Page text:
2. Processing of another's facial region
Faces are inherent social stimuli. Face perception can facilitate interpersonal communication at two levels. The perception of invariant face properties facilitates recognition of individual identity (who someone is), and the perception of changeable aspects of the face, such as expression, head orientation, and eye gaze, facilitates the inference of the mental states of the observed individual (what someone feels and intends). Attention to and perception of the face are skills critical for daily social functioning and communication.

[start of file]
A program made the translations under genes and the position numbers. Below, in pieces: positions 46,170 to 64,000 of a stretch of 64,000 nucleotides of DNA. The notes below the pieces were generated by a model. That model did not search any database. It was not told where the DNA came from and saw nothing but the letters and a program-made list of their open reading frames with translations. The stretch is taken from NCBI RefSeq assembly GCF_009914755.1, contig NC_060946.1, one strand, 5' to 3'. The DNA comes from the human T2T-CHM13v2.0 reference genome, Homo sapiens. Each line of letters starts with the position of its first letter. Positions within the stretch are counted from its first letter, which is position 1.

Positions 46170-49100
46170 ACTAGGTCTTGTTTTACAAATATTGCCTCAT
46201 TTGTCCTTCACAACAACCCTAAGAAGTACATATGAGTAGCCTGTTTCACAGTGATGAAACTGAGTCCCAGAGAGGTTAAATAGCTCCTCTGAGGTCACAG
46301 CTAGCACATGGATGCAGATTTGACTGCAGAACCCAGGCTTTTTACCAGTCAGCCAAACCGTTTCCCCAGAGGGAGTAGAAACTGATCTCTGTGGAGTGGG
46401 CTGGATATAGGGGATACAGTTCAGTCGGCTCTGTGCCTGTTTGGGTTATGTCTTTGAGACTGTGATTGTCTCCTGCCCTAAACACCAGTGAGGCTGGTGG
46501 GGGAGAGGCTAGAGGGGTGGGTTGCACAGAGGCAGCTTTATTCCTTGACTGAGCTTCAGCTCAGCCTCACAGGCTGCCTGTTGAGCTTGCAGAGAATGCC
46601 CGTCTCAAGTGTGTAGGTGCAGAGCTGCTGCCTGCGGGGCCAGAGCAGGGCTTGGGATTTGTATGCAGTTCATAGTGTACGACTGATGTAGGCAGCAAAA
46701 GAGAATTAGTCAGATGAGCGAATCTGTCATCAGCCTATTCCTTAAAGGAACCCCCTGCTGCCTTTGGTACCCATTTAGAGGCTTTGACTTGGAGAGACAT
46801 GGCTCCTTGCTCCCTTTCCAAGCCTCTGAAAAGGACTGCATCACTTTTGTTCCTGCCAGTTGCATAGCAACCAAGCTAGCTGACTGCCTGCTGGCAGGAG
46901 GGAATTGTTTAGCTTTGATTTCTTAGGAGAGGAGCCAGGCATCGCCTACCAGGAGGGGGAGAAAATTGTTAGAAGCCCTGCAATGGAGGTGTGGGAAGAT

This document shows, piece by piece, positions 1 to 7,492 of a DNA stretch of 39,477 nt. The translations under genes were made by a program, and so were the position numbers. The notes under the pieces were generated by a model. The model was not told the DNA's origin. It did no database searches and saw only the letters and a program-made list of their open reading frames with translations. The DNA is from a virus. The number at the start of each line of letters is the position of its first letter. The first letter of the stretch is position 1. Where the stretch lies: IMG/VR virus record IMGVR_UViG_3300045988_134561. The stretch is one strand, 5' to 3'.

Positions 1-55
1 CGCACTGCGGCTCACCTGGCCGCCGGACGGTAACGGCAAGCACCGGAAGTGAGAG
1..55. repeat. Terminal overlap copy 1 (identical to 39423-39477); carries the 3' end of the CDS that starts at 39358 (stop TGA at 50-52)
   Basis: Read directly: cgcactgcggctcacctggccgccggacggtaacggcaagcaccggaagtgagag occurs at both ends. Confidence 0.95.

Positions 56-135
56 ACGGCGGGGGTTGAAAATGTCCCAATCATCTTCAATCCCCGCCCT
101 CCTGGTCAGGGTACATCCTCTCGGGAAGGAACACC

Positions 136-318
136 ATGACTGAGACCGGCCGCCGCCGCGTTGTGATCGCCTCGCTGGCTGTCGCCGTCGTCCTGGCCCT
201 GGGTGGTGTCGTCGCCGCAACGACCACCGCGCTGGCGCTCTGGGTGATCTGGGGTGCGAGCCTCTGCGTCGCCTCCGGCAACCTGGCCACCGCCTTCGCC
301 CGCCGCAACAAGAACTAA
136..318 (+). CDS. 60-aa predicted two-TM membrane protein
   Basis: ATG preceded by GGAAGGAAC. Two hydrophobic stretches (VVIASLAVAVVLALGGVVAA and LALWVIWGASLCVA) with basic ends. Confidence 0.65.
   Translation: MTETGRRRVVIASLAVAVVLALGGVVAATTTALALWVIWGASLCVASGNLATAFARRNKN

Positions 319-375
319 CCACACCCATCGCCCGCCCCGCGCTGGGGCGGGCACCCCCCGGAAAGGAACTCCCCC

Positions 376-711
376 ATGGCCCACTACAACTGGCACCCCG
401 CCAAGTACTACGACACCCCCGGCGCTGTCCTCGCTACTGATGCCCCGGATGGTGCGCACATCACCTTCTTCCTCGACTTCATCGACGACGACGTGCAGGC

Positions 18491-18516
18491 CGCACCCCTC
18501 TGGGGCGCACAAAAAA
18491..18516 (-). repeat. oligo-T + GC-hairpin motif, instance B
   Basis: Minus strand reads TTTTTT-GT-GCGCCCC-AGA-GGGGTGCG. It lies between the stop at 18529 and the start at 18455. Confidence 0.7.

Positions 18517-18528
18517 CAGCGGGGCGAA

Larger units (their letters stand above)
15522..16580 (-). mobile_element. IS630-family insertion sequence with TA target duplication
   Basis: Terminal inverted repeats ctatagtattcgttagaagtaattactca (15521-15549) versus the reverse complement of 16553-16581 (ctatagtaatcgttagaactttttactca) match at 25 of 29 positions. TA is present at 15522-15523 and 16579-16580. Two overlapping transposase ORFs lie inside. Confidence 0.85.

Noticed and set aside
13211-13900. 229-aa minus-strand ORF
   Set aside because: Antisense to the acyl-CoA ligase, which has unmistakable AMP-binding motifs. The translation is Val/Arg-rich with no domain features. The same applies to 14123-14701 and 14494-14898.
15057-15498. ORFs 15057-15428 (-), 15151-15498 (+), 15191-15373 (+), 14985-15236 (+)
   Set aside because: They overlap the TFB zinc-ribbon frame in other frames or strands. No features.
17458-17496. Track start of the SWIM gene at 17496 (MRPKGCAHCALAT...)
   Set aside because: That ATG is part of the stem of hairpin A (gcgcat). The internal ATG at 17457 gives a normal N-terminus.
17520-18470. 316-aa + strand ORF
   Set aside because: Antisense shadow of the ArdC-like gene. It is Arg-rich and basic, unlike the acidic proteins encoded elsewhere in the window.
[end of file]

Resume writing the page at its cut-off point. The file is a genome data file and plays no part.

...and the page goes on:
2.1. Face processing. Macaques have a set of face-selective regions in the temporal cortex that can be identified by fMRI (24-26) or single-neuron recording. (27-30) These 'face patch' regions are located mostly within or close to the STS. (29, 31) Neurons within face patches respond to both static faces and faces in motion, with the responses being larger to the latter stimuli. (32) Face patches form strong, specific connections to one another, indicating that functional specialization in the inferior temporal lobe exists not only at the level of isolated neuronal columns (33, 34) or patches, (25, 35) but also extends to the level of distributed networks. Neurons in the face patches responding to the face are called 'face neurons', and their response properties vary depending on the anatomical locations of the patches. For example, face neurons in the middle patches are view-specific (e.g., differential responses to right-side and left-side profiles of the same individual); face neurons in the anterior patch are tuned to identity, mirror-symmetrically, across views; and face neurons in the most anterior patches achieve almost full view invariance. (36) Notably, in the middle face patch (located ~6 mm anterior to the interaural line), almost all visually responsive neurons are face selective. (30) This face patch is thought to be homologous to the fusiform face area in humans. (37)